Have your say on the future of Shared Spaces
On Monday the Board of Supervisors’ Land Use and Transportation Committee will consider legisation to make the City’s Shared Spaces program permanent. It’s your chance to weigh in on the future of Shared Spaces.
San Francisco’s Shared Spaces program helped sustain neighborhood businesses and expand usable public space during the pandemic. Shared spaces include the hundreds of curbside platforms that restaurants and bars built to provide outdoor seating, as well as some regular street closures, like Grant Avenue in Chinatown and Valencia Street in the Mission, which create more room for comfortable strolling and additional space for eating and drinking.
The shared spaces program came about under pandemic emergency orders. Prior to the pandemic the City permitted public parklets in parking spots, and sidewalk tables and chairs for restaurants. Restaurant and bar seating was prohibited in parking spots or in the roadway. San Francisco’s meagre sidewalks provide few opportunities for outdoor dining without compromising walkability, so businesses and the City had to improvise.
The pandemic emergency orders will soon wind down, and the City will have to decide which pandemic innovations to make permanent and establish rules for them. The City has already given small businesses permission to keep their curbside dining areas through the end of 2021. The Board of Supervisors is currently considering legislation to make the Shared Spaces program permanent.
The City’s public parklet program, which was adopted over a decade ago and inspired similar programs around the country, will remain. The City proposes a new commercial parklet program, which would permit businesses to maintain or install parklets at the curb or on the sidewalk that can be used for private dining and drinking. The legistation requires that the parkets be open to the public in daytime hours when the business isn’t open, and each one must a bench or other public seat available at all times.
Businesses will be able to create a parklet along their street frontage, or in front of neighboring businesses with the permission of either the adjacent business owner or the property owner. SFMTA reserves the right to restrict parklets to maintain pedestrian safety and access, access for transit and people on bikes, and curbside access for paratransit, loading, and emergency vehicles.
We support making Shared Spaces permanent. San Francisco has too little sidewalk space, and City government lags behind other cities in expanding sidewalks to provide adequate space for walking and community use, including community-serving small businesses. The public parklet program allowed San Franciscans to expand usable public space in the public right of way by converting private car parking to community public space. While less public than a public parklet, commercial parklets do more to enhance public life and sustain neighborhood-serving small business than storing private cars on the street.
We’re also seeking amendments to the legislation to further its public purposes – enable community-based Shared Spaces, expand incentives for public Shared Spaces, and preserve and enhance public sidewalk access. The amendments we’re seeking are summarized here, detailed in our letter to the Mayor and Board of Supervisors.
We’re keen to see the legisation enable and encourage reclaiming public space at the scale of the block and commercial corridor, rather than just business-by-business. San Francisco should encourage collaborative projects, where small businesses and community-based organizations team up to expand sidewalk space for mobility, community, and commerce. Community-based organizations in the Tenderloin are proposing ‘boardwalks’ – block-long sidewalk extensions that calm traffic and expand public space for residents and local businesses. To support community-based, tranformative, pro-social placemaking like this, the legislation should be amended to approve projects at block scale rather than just business-by-business, and reduce fees for projects that provide enhanced public benefits like accessibility, greening and art, and non-commercial community use and pubilc programming. Fees for public parklets should be reduced further, and applications for public parklets should be given priority where curb space is limited.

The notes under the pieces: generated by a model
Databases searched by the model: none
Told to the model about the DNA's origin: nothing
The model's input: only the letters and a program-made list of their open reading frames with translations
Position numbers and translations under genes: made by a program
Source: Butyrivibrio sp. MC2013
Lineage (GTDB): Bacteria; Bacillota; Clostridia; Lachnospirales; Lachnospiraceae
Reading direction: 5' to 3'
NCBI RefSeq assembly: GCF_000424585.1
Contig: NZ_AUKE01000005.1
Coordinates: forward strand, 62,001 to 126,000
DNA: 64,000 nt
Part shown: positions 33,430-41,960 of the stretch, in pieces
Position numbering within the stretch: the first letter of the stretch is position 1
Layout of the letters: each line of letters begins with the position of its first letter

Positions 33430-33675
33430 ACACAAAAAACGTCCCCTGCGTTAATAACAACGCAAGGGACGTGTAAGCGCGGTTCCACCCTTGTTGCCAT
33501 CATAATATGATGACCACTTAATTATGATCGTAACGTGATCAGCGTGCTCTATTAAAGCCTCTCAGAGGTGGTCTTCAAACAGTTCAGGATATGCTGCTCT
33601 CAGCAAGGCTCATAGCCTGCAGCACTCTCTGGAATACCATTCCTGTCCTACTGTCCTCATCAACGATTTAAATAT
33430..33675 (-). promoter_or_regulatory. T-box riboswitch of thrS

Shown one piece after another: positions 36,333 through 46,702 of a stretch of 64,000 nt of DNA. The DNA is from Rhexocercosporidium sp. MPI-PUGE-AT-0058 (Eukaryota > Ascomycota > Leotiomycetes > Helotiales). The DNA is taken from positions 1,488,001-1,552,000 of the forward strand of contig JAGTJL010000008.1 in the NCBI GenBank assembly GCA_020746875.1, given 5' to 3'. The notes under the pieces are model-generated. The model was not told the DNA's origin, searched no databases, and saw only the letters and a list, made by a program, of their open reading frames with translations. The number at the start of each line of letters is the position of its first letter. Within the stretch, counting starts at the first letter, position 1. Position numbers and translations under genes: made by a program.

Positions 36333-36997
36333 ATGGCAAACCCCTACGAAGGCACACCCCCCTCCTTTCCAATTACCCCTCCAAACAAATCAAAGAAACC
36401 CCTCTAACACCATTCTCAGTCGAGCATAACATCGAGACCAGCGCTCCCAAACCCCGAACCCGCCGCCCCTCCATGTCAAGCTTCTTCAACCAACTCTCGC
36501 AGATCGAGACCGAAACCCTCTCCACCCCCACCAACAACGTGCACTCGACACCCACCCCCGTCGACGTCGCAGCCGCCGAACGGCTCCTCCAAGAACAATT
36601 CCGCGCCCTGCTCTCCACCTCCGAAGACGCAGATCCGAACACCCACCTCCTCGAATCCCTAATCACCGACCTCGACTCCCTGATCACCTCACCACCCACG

Open streets, which create regular temporary car-free space on City streets, are another important way to empower community use of the public right-of-way. The Shared Spaces legislation should do more to support community open streets, including reducing fees and giving ISCOTT, the inter-agency committee that approves temporary street closures, a clear mandate to foster community use of streets.
It’s important that the Shared Spaces program preserve sidewalk throughway so people can walk safely and comfortably, including seniors, people with disabilities, parents with strollers. Curbside commercial parklets expand usable sidewalk space and should be encouraged. Sidewalk commercial parklets, which convert existing sidewalk space to private use, should be scrutinized more carefully. No sidewalk parklet should reduce the pedestrian throughway to less than the minimum throughway widths specified in the City’s Better Streets standards or adopted neighborhood streetscape plans. Businesses on narrow sidewalks should instead build curbside parklets, or use the street furnishings zone between the throughway and the curb. Rather than further encroach upon inadequate sidewalks, San Francisco should commit to widening them, as was done on Valencia between 15th and 19th, or on Castro from Market to 19th. Sidewalk-widening projects have proved some of the wisest and most successful public works undertaken by the City. However City agencies typically resist them – and that needs to change.